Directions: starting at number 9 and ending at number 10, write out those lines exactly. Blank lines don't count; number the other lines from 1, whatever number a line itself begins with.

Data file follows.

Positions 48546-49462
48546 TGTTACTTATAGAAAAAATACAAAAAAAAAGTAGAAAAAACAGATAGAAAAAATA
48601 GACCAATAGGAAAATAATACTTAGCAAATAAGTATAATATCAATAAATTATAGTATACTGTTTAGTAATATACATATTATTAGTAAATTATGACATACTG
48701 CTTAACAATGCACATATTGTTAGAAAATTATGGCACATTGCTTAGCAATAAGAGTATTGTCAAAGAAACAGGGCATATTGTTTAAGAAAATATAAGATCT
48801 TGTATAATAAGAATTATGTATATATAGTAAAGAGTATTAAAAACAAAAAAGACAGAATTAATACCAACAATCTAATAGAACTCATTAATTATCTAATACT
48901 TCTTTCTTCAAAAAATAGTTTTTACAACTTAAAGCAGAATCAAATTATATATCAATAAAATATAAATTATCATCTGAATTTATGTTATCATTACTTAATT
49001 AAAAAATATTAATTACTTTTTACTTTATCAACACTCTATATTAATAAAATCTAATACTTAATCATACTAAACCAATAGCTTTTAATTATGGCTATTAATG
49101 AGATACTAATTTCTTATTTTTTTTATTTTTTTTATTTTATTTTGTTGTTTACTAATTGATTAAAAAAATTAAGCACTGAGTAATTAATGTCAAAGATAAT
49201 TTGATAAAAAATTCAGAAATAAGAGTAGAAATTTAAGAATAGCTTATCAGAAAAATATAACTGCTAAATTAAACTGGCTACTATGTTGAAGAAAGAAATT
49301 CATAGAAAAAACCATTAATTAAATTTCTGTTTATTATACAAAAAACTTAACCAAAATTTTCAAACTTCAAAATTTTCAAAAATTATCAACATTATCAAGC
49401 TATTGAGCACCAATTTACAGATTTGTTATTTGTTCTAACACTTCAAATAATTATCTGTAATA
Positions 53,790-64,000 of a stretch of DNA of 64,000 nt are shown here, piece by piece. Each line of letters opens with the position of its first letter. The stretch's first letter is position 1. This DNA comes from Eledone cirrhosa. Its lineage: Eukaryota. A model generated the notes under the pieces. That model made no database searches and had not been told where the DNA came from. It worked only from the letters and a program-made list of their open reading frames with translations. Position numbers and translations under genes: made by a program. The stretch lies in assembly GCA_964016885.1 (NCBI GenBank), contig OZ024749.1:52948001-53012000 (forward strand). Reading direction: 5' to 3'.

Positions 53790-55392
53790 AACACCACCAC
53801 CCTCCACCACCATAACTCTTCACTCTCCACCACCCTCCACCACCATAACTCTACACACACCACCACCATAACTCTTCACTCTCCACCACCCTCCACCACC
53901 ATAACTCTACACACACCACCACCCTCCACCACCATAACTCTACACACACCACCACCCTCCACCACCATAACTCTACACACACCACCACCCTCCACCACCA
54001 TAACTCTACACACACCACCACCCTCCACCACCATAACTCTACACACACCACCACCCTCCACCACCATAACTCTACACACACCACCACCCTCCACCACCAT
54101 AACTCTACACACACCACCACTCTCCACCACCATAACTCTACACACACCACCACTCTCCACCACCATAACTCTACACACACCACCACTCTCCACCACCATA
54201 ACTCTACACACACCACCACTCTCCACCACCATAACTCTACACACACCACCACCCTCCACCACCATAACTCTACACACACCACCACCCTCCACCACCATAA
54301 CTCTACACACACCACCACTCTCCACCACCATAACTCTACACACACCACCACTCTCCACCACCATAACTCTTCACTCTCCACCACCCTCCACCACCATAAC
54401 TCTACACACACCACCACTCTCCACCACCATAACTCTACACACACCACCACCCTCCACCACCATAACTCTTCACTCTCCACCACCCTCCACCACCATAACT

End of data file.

49201 TTGATAAAAAATTCAGAAATAAGAGTAGAAATTTAAGAATAGCTTATCAGAAAAATATAACTGCTAAATTAAACTGGCTACTATGTTGAAGAAAGAAATT
49301 CATAGAAAAAACCATTAATTAAATTTCTGTTTATTATACAAAAAACTTAACCAAAATTTTCAAACTTCAAAATTTTCAAAAATTATCAACATTATCAAGC